Empty Halls of Squeaky Shoes
The silence was deafening as I meandered through the modern art exhibit.
My tennis shoes thudded and squeaked as I moved from installation to installation.
The Fluxus was my favorite, and sadly, they had dismantled it.
I heard giggling around the corner, and thought I recognized the sound.
Wishing I’d had one of those childhood periscopes so I could see around corners, I slowly peered into the other room.
Sure enough, it was my ex.
She never liked art. She never understood modern art.
Until I took her downtown and we got stoned. We ended up at the “dirty art” exhibit, and the rest of the night was magical.
From that point on, she was hooked. She never realized that Yoko Ono was an artist before she met John Lennon. She never understood performance art.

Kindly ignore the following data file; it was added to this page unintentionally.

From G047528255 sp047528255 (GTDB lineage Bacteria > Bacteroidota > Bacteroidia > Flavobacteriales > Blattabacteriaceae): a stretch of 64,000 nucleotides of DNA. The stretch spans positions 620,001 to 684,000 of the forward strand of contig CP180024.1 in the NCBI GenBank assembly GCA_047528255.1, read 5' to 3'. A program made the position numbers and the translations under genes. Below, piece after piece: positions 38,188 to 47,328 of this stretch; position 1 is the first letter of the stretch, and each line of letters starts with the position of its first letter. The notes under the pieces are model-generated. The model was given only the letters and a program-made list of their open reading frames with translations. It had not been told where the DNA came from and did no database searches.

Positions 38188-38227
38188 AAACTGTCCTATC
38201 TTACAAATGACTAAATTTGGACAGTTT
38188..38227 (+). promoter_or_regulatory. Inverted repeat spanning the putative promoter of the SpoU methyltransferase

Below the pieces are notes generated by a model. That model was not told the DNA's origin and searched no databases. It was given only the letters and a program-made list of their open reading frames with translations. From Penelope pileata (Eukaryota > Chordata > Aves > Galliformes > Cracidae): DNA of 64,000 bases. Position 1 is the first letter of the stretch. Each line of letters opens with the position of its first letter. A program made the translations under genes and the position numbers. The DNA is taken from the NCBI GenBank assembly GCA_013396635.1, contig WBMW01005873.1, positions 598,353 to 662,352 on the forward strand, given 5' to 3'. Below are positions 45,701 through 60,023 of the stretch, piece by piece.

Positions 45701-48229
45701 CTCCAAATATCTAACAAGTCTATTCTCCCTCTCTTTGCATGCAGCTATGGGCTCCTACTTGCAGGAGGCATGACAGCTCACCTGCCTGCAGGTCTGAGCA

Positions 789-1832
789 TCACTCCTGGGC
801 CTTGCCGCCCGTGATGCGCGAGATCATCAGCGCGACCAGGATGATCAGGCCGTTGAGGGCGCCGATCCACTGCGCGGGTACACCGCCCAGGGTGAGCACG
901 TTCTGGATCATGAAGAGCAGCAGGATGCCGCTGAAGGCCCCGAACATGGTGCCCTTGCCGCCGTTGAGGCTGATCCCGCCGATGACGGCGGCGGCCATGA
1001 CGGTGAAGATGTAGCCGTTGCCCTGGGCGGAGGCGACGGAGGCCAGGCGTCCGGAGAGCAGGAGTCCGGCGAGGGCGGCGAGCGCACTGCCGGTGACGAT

But her appetite had been whetted. Her urges went beyond boundaries.
Fidelity was something she no longer took seriously. So I left her at a Marina Abramovic exhibit.
I packed my stuff and moved out – I never saw her again.
To forget her, I moved to New Orleans, and created paintings near Jackson Square.
I spent a month in New York, installing an exhibit at MoMA.
And I traveled around to different Wilco concerts, laying some roots in Nashville.
And here. Visiting the Detroit Institute of Arts for the first time in 10 years.
Here she is. With her wife. Stoned and giggling at the giant electrical plug, hanging from the ceiling.
I turned, looking at the empty Fluxus spot. There was a sign on the floor.
“Don’t Look Here,” it said. “These words are written in Swahili.”
There was a picture of an old telephone, and a head of lettuce.
“Pick one or go home,” it said.
I left that night out of DTW, back to home – Nashville.